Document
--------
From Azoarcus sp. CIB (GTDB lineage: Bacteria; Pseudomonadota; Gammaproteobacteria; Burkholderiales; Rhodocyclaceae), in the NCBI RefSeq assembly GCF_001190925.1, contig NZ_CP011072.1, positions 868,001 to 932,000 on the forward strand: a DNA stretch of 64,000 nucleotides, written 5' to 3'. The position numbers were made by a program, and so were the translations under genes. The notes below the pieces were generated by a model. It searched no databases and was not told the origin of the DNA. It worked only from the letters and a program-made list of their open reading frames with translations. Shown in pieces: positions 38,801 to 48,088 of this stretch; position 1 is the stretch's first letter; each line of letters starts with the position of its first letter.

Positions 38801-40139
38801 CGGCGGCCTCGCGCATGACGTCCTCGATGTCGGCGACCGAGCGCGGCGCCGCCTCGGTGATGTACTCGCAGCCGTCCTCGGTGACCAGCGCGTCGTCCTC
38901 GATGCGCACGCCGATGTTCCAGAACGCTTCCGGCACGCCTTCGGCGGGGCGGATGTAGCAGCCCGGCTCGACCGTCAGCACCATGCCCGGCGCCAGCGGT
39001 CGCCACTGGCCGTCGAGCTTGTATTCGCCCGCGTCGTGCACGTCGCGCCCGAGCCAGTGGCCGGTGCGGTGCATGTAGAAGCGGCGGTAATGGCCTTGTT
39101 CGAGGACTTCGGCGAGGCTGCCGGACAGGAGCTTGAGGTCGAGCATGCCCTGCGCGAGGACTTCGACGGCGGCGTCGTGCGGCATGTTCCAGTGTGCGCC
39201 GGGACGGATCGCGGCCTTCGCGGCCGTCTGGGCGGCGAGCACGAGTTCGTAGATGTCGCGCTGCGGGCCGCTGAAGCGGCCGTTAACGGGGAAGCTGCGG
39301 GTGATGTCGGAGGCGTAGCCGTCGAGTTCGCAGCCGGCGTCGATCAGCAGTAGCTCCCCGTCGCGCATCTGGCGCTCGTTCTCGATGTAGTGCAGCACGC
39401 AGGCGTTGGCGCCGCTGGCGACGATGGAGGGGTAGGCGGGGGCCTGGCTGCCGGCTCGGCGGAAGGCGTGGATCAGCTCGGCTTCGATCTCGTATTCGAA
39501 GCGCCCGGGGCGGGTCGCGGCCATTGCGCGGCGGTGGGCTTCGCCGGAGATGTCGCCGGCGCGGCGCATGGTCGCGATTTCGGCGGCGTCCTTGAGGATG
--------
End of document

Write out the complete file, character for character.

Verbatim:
From Azoarcus sp. CIB (GTDB lineage: Bacteria; Pseudomonadota; Gammaproteobacteria; Burkholderiales; Rhodocyclaceae), in the NCBI RefSeq assembly GCF_001190925.1, contig NZ_CP011072.1, positions 868,001 to 932,000 on the forward strand: a DNA stretch of 64,000 nucleotides, written 5' to 3'. The position numbers were made by a program, and so were the translations under genes. The notes below the pieces were generated by a model. It searched no databases and was not told the origin of the DNA. It worked only from the letters and a program-made list of their open reading frames with translations. Shown in pieces: positions 38,801 to 48,088 of this stretch; position 1 is the stretch's first letter; each line of letters starts with the position of its first letter.

Positions 38801-40139
38801 CGGCGGCCTCGCGCATGACGTCCTCGATGTCGGCGACCGAGCGCGGCGCCGCCTCGGTGATGTACTCGCAGCCGTCCTCGGTGACCAGCGCGTCGTCCTC
38901 GATGCGCACGCCGATGTTCCAGAACGCTTCCGGCACGCCTTCGGCGGGGCGGATGTAGCAGCCCGGCTCGACCGTCAGCACCATGCCCGGCGCCAGCGGT
39001 CGCCACTGGCCGTCGAGCTTGTATTCGCCCGCGTCGTGCACGTCGCGCCCGAGCCAGTGGCCGGTGCGGTGCATGTAGAAGCGGCGGTAATGGCCTTGTT
39101 CGAGGACTTCGGCGAGGCTGCCGGACAGGAGCTTGAGGTCGAGCATGCCCTGCGCGAGGACTTCGACGGCGGCGTCGTGCGGCATGTTCCAGTGTGCGCC
39201 GGGACGGATCGCGGCCTTCGCGGCCGTCTGGGCGGCGAGCACGAGTTCGTAGATGTCGCGCTGCGGGCCGCTGAAGCGGCCGTTAACGGGGAAGCTGCGG
39301 GTGATGTCGGAGGCGTAGCCGTCGAGTTCGCAGCCGGCGTCGATCAGCAGTAGCTCCCCGTCGCGCATCTGGCGCTCGTTCTCGATGTAGTGCAGCACGC
39401 AGGCGTTGGCGCCGCTGGCGACGATGGAGGGGTAGGCGGGGGCCTGGCTGCCGGCTCGGCGGAAGGCGTGGATCAGCTCGGCTTCGATCTCGTATTCGAA
39501 GCGCCCGGGGCGGGTCGCGGCCATTGCGCGGCGGTGGGCTTCGCCGGAGATGTCGCCGGCGCGGCGCATGGTCGCGATTTCGGCGGCGTCCTTGAGGATG